An organization that specializes in giving new life to old bikes has gone through a refurbishment of its own in the past 15 months. From new retail shop space to new partnerships and employees, WashCo Bikes is rolling in many directions since hiring Joe Kurmaskie as its first paid executive director last year.
I rode out to downtown Hillsboro this week to check out their headquarters and hear the latest from Kurmaskie. Tucked just off Main Street inside two freshly-painted storefronts, WashCo Bikes was abuzz with activity. Sales Manager Mike Patnude was helping a customer with test rides and Dirk Pauwels (son of Portland bike racing pioneer Franz Pauwels) was busy working on bikes.
As I talked to Kurmaskie on the sidewalk out front, he stopped mid-sentence to help someone through the front door.
Kurmaskie, known to many as the “Metal Cowboy” from his speaking gigs and series of humorous books, didn’t want to miss an opportunity to make a connection. While I was there he told everyone that came in about the organization’s programs, asked if they wanted to volunteer, and asked them to become a member. Kurmaskie’s trademark energy and promotional verve seem to suit him well in this new role.
“When I got here, I told them I’m not just going to fill a chair,” Kurmaskie said, “I’m going to get a lot louder. And we’re making some waves.”
Formerly known as the Washington County Bicycle Transportation Coalition, WashCo Bikes was founded as a nonprofit in 2005. Before hiring Kurmaskie, the organization spent seven years in “survival mode” sustaining itself with volunteers and a few small events. Citing “much opportunity for future growth” and a desire to take the organization to the next level, the WashCo Bikes board hired Kurmaskie in July 2018.
“We’re like the Community Cycling Center, The Street Trust and Bike Loud PDX all wrapped up into one,” he told me as we walked over to a defunct bank on Main Street. When Kurmaskie learned hundreds of donated used bikes were being stored in a church and just gathering dust (and an $800 a month storage fee), Kurmaskie negotiated a lower-priced deal with the bank building owners. “And these bikes aren’t stagnant,” he said, “I’m not in the business of storing bikes, I’m in the business of getting bikes into the public’s hands.”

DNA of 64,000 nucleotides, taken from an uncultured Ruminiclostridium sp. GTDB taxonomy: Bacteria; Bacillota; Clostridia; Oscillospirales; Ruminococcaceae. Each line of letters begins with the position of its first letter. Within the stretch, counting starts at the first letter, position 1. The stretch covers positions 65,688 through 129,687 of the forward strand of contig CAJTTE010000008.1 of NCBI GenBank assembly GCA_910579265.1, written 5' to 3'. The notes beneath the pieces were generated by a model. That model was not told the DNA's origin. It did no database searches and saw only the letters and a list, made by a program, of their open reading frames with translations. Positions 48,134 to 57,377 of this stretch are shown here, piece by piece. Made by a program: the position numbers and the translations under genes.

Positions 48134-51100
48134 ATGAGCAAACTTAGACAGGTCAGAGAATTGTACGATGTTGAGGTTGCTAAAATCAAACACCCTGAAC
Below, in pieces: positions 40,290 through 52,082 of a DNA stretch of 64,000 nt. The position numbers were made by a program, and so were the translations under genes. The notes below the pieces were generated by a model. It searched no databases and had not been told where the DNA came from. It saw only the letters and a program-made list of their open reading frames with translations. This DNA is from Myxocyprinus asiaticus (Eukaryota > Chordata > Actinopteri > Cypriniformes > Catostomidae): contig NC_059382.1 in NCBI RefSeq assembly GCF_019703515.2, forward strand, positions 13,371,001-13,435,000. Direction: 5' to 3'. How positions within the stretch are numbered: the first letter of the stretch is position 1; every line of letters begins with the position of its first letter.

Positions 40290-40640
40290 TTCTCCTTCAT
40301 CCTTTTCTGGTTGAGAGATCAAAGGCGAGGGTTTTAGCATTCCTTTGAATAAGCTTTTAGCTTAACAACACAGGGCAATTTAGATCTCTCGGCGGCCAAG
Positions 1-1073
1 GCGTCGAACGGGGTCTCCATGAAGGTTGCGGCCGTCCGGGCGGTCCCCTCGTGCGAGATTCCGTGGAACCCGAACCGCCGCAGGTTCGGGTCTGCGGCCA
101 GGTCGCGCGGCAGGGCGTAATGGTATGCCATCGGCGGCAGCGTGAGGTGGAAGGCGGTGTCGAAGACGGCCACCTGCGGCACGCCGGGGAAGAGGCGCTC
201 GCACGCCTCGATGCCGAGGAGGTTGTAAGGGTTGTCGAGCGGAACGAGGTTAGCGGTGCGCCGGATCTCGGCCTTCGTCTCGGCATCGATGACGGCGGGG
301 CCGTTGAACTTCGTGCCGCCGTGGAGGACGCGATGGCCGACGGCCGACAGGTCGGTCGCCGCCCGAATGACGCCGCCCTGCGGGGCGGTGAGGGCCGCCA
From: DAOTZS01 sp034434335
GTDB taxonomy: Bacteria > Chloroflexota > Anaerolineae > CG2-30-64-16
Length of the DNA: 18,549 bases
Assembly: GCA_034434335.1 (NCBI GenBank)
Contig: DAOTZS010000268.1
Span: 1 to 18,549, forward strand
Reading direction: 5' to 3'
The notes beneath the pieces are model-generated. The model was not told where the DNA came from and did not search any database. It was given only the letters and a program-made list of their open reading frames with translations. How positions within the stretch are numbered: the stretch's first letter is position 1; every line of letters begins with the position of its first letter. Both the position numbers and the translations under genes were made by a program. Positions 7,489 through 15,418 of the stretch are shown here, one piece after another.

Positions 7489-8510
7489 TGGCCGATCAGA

And that’s just what WashCo Bikes has been doing.
Kurmaskie told a story about a summer camp trip to Bullwinkles. As dozens of young campers parked their bikes at a brand new rack out front, the owner came out to say how hard he fought against the new bike parking. Then after seeing 25 bikes parked in and around it, he changed his tune. “I’m gonna’ need more bike racks!” he told Kurmaskie.
These are the kind of shifts in perception Kurmaskie cherishes. Still a Portland resident, he knows the traffic culture in Washington County isn’t exactly welcoming of bicycle users. That’s something he’s trying to change, and it all starts with the shop.
“The culture out here is going in the wrong direction and the cavalry’s not coming to save the day. We’re it. It’s just us.”
— Joe Kurmaskie
With a dearth of bike shops in the county, WashCo Bikes is an oasis in the desert.
For years the shop was crammed into a small space where mounds of used parts and bikes towered floor-to-ceiling. People couldn’t get to products to buy and workers had no idea what type of inventory was available. Earlier this year they opened a new space next door that now houses a clean and organized retail shop that’s open seven days a week and has a section in the back for cheap used parts. Sales have skyrocketed ever since. The original space is now reserved for service and tune-ups as well as receiving used bikes to refurbish for donation and resale.
Beyond the shop, WashCo Bikes can be found been tabling at events throughout the county, making new connections and raising the profile of the organization and bicycling in general. Kurmaskie has joined the Hillsboro Chamber of Commerce and maintains a presence at the weekly Tuesday Night Market downtown.
With the organization more stable and respected in the community, Kurmaskie is at a point where he wants to start doing more direct advocacy and political lobbying. “Why? Because we have people out here with ‘One Less Bike’ bumper stickers,” Kurmaskie said. “The culture out here is going in the wrong direction and the cavalry’s not coming to save the day. We’re it. It’s just us.”
WashCo Bikes currently has around 350 members. Kurmaskie would like to see them have 3-4,000 members, but knows it won’t happen until they jump into advocacy. One of their first forays is to bring Sunday Parkways to Washington County. Kurmaskie says he’s negotiating with the City of Portland to “franchise” their successful model and hopes to have it up and running by 2021 (if not sooner).